Saturday, May 30, 2015

Iran Nuclear Talks: Raising the Bar

Iran Nuclear Talks: Raising the Bar

by Stephen Lendman

On April 1, P5+1 countries and Iran agreed "in principle on all key aspects of a deal."

An article discussing the announcement said hold the cheers. It's a long way from preliminary to final agreement - especially with Washington involved, serving its own and Israeli interests.

It's longer still believing America will honor what it agrees to. Its sordid history suggests otherwise - breaching and/or reinterpreting one agreement and convention after another to suit its political agenda.

Washington's only rules are its own - made up based on geopolitical considerations and enforced belligerently.

P5+1 nations and Iran agreed on a June 30 deadline to consummate final deal terms.

On Saturday, Iranian Foreign Minister Javad Zarif arrived in Geneva for continued talks - including with John Kerry.

Important disagreements remain. On Wednesday, Iranian Deputy Foreign Minister Seyed Abbas Araqchi said talks might extend beyond end of June.

"All issues are on the table in this round of talks, and we will work on them concurrently," he explained.

Washington raised the bar. It wants access to Iran's military sites. Days earlier, State Department spokeswoman Marie Harf said:

"If we don’t get the assurances we need on the access to possible military dimension-related sites or activities, that’s going to be a problem for us." 

"We and Iran have agreed that we will undertake a process to address possible military dimensions (of past nuclear work), and part of that includes access."

"Under the Additional Protocol... which Iran will implement and has said they will implement as part of this deal, the IAEA does get access."

"If we cannot agree in the final instance to something that meets our bottom line for what we need in terms of access, we’re not going to sign a final deal. And that’s just something we’ve been very, very clear about."

Her remarks followed Ayatollah Seyyed Ali Khamenei saying Iran won't allow military site inspections. Preliminary agreement terms make no such demand.

Following new US ones, Ayatollah Khamenei said "(t)hey are making new comments in the negotiations."

"Regarding the inspections, we have said that we will not allow foreigners to carry out inspections of any military sites."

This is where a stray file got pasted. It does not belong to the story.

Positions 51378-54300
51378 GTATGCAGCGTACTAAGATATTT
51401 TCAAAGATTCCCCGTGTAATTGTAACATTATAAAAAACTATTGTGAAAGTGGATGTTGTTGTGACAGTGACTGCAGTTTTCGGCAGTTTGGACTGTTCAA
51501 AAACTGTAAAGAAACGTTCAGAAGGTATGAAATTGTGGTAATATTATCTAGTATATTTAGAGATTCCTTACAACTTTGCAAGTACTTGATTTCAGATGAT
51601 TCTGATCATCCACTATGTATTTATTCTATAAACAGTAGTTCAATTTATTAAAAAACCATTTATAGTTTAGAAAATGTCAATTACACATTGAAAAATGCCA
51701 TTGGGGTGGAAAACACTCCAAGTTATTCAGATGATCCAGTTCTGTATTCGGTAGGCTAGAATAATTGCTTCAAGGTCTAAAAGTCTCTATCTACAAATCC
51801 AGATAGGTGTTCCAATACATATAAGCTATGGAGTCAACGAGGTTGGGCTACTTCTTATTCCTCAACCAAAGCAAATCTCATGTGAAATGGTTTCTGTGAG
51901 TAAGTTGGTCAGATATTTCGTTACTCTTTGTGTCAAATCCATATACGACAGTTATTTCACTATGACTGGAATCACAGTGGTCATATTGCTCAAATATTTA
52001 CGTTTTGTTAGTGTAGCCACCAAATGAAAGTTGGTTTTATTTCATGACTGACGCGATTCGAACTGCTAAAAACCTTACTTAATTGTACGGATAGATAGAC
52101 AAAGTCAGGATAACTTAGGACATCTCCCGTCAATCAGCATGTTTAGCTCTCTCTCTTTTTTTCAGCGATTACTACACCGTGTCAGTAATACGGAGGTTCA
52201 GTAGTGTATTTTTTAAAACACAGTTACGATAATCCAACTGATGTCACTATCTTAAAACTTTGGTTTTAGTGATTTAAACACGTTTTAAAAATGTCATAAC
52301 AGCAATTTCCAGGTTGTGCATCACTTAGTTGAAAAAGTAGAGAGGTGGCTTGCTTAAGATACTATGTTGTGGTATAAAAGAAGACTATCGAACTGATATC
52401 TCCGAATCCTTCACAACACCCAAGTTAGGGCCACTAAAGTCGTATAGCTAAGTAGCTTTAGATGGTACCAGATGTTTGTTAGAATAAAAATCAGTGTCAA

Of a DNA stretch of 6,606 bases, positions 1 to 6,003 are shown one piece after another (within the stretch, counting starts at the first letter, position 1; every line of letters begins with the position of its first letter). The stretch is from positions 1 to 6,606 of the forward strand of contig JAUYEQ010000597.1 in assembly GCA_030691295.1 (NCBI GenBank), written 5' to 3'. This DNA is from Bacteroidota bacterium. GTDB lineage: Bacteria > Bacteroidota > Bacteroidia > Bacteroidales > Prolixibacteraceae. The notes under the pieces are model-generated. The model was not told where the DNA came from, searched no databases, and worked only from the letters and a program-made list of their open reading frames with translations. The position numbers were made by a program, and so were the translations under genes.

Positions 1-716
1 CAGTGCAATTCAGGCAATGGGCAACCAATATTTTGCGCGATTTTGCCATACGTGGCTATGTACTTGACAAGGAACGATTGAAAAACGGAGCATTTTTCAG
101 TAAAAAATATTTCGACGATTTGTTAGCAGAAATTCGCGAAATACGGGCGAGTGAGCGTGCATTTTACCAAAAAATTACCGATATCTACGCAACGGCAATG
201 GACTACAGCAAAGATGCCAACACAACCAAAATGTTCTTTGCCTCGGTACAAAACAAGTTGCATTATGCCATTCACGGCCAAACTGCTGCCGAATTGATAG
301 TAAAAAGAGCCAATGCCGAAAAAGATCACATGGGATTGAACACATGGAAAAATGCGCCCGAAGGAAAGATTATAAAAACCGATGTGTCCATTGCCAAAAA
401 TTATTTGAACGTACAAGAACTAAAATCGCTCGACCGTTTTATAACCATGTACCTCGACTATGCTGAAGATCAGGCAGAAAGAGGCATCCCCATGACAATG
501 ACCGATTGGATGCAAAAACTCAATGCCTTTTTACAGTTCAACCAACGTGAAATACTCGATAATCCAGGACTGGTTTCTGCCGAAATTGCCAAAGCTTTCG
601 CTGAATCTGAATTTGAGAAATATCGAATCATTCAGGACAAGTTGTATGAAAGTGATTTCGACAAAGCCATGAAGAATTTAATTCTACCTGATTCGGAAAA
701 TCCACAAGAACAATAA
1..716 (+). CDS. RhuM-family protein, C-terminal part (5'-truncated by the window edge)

"The enemies should know that the Iranian nation and officials will, by no means, give in to excessive demands and bullying."

In early May, Iranian Foreign Minister Zarif said "Iran will brook no excessive demands." 

"The agreed parameters are those confirmed by the two sides in Lausanne and these parameters need to be stipulated in a written agreement by Iran and the P5+1."

On Saturday, Deputy Foreign Minister Araqchi said "(i)nterviews with scientists and inspections of military centers are fully rejected, but talks continue within the framework of the procedures envisaged in the Additional Protocol."

It allows some access to military sites but not unrestricted inspections or interviews with Iranian scientists.

Araqchi explained discussions are continuing on how the Additional Protocol should be implemented. It permits snap nuclear site inspections - restricted access only to military ones when justified.

On Wednesday, French Foreign Minister Laurent Fabius said "France will not accept a deal if it is not clear that inspections can be done at all Iranian installations, including military sites."

Was he speaking for his government, Washington and/or Israel?

"Yes to an agreement, but not to an agreement that will enable Iran to have the atomic bomb. That is the position of France," he said.

In Geneva, Zarif said "(w)e will discuss the latest conditions of the negotiations, and we will decide how to proceed."

Last Month, Atomic Energy Organization of Iran (AEOI) head Ali Akbar Salehi said nothing in the Additional Protocol mandates non-nuclear inspections - only their "vicinities."

Everyone has their own interpretations, he added. Iran so far agreed to much more than it's gotten in return.

If Washington keeps raising the bar irresponsibly, perhaps no deal is possible. Iran justifiably won't relinquish its legitimate rights - nor should it.

Stephen Lendman lives in Chicago. He can be reached at lendmanstephen@sbcglobal.net. 

His new book as editor and contributor is titled "Flashpoint in Ukraine: US Drive for Hegemony Risks WW III."

http://www.claritypress.com/LendmanIII.html

Visit his blog site at sjlendman.blogspot.com. 

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